In My World: Slam Dunk By Frank J.

“And now we go to our round table,” Brit Hume announced, “Mara Liasson of National Public Radio, Fred Barnes of The Weekly Standard, and Mort Kondracke of Roll Call. Of course, our subject is the Vice Presidential debate.”

“Slam dunk for John Edwards, no question,” Barnes stated.

“I dunno, seemed more like a body slam to me,” Kondracke said.

“I’m not really an expert on this sort of thing, but it looked like a pile driver,” Liasson commented.

“But we all agree, that, whether it was a slam dunk, a body slam, or a pile driver,” Hume said, “Edwards’s head was driven through the table at great force after Cheney grabbed him.”

“And I think Cheney made his point,” Barnes stated, “Contrasting strong leadership with weak furniture.”

“You have to give points to Edwards for how he handled it, though,” Liasson commented, “He took the attack quietly… much unlike his earlier crying.”

“I think that was because he was unconscious,” Kondracke said.

“What about the crying?” Hume asked, “Each time Cheney made an attack on Edwards’s or Kerry’s record, Edwards broke down crying. How do you think the voters will react to that?”

“I think people will sympathize with him,” Liasson stated, “Cheney is a very scary man.”

“I disagree,” Kondracke said, “He made him look weak and, frankly, not presidential.”

“Let’s face it,” Barnes exclaimed, “This was Bambi versus Godzilla. You wanted to avert your gaze from the slaughter, but you couldn’t stop staring from morbid curiosity.”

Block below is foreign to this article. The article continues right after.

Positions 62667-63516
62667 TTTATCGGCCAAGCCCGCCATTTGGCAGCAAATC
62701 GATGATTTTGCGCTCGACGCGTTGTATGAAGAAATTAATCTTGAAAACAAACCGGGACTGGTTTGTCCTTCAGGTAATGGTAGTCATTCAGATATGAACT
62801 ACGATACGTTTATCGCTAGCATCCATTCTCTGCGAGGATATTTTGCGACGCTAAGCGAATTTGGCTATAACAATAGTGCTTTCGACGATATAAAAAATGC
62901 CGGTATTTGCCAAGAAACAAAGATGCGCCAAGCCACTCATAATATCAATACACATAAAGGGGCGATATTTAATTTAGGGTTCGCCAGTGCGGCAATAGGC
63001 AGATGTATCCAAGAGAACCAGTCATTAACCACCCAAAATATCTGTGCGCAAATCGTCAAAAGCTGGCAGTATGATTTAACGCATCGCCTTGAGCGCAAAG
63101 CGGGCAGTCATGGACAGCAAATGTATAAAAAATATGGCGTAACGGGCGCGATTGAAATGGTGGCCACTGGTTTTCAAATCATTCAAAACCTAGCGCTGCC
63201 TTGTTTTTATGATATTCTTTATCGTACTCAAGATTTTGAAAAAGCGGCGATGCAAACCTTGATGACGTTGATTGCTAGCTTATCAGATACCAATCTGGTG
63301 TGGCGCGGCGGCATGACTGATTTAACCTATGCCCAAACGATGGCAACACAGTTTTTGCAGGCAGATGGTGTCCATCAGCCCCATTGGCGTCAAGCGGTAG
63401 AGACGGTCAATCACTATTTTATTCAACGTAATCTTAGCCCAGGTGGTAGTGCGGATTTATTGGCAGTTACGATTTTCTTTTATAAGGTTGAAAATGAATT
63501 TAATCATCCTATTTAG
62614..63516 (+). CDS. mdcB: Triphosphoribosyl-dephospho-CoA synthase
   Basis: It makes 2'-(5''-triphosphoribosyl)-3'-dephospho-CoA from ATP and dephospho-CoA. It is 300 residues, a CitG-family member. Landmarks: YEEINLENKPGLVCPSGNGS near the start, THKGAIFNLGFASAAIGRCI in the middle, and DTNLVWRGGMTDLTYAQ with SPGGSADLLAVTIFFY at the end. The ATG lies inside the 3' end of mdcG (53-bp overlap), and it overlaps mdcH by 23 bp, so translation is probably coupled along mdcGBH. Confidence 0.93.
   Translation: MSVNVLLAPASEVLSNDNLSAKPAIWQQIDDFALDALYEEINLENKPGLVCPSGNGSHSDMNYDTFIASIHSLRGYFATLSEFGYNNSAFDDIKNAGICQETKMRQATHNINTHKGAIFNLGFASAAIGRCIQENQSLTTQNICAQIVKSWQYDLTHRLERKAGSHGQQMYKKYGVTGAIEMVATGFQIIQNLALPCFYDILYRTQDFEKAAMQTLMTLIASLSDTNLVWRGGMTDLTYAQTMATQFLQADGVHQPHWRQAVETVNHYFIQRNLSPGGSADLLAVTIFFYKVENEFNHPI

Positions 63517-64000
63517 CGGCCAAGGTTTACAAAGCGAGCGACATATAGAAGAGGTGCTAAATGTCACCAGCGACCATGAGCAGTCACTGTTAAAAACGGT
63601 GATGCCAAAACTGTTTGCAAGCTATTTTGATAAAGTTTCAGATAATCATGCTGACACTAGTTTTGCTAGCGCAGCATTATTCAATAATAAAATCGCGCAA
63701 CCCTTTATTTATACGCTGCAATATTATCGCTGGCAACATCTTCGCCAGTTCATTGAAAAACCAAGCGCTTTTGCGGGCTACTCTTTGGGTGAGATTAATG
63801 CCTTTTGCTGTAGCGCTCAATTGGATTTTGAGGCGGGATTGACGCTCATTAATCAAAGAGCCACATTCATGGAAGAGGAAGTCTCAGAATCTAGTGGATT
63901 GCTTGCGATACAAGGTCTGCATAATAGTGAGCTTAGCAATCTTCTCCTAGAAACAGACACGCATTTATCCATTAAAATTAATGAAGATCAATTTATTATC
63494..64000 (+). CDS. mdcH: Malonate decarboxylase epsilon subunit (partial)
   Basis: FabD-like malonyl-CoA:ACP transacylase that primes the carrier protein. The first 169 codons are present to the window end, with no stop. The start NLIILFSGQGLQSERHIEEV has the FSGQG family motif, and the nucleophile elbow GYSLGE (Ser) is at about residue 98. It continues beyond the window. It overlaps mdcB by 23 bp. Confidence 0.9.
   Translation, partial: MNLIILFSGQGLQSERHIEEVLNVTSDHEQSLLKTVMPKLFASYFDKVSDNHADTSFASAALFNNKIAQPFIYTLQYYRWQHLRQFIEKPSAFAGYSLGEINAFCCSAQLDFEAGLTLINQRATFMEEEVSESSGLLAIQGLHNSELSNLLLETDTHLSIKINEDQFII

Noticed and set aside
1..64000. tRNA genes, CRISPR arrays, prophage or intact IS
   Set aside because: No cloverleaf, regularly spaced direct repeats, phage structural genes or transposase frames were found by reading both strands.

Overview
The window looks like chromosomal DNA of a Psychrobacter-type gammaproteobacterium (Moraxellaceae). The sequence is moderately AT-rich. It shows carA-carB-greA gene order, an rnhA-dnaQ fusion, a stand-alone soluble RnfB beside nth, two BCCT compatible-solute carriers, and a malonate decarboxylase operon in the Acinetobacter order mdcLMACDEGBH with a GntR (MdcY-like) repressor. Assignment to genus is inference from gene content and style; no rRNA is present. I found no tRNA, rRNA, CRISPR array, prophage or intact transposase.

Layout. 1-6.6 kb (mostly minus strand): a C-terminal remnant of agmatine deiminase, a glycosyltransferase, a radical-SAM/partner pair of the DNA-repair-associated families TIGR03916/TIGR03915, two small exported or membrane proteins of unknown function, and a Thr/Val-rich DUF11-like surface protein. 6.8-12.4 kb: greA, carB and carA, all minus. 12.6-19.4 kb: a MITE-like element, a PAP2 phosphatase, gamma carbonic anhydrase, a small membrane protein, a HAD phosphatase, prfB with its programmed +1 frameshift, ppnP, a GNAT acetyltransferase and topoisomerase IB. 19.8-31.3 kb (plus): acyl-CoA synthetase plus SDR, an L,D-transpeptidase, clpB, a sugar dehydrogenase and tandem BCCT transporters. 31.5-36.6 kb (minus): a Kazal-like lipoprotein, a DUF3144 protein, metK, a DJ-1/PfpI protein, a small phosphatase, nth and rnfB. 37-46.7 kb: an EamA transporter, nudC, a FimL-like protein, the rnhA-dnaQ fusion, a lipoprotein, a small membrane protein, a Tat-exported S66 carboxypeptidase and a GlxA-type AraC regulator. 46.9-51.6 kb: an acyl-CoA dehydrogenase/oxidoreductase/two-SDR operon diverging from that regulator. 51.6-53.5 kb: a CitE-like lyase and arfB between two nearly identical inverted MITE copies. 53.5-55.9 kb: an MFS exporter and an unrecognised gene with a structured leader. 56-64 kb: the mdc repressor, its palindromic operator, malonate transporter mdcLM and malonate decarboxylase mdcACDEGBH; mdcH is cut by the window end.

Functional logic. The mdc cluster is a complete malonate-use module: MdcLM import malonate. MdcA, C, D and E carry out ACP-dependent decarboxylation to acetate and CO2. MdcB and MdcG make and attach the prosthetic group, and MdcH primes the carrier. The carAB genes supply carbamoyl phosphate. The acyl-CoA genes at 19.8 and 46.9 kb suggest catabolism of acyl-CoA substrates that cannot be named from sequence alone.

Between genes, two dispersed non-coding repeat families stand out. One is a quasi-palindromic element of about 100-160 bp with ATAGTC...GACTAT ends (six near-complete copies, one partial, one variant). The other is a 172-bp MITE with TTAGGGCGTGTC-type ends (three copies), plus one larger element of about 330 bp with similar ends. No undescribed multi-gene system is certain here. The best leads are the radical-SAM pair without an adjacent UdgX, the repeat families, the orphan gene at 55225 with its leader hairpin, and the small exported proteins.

“Edwards made a few good points, though,” Liasson declared, “between the whimpering that is.”

“The whole venue was set against Edwards, though,” Kondracke said, “especially how there was no rule to keep Cheney from thumping Edwards in the head.”

“Which was inappropriate and made Cheney look mean,” Liasson stated.

“On the contrary, I think Cheney looked calm and professional while he beat up Edwards,” Barnes said, “Even after breaking the table with Edwards’s head during his closing statement, Cheney then just fixed his tie and continued talking for the last twenty seconds like nothing strange happened.”

“He was quite calm,” Kondracke agreed, “Almost sedated.”

“A sedated Godzilla,” Hume suggested.

“And that’s what people want now in this war on terror,” Barnes said, “A calm, trustworthy giant beast from Monster Island, not some guy who got beat up in kindergarten.”

“I think Edwards’s toughness as a child is hardly the issue,” Liasson responded.

“I mean last week,” Barnes stated, “He visited a school, and the kindergarteners knocked him down and beat the crap out of him.”

“Let’s move on to Bush’s speech,” Hume said, “Do you think it gives any clue to his strategy for the Friday debate?”

“He is clearly trying to build off the momentum Cheney made,” Kondracke stated.

“And he certainly hinted at something to come,” Barnes commented.

“I believe you’re referring to this statement,” Hume said.

The screen showed Bush standing at his podium. “I have plans for the next debate,” he stated, “Secret, evil plans. Muh ha ha ha!”

“Knowing Bush’s record, I’d be worried that he might hurt himself with evil plans,” Liasson commented.

“His crazy schemes do usually backfire with hilarious consequences,” Kondracke said.

“I guess we’ll all be watching then to see what happens,” Brit Hume stated and then looked to the camera, “Remember to tune in Friday to FOX News for complete debate coverage, body slams, pile drivers, and all.”

If you enjoyed this satire by Frank J., you can read more of his work at IMAO.

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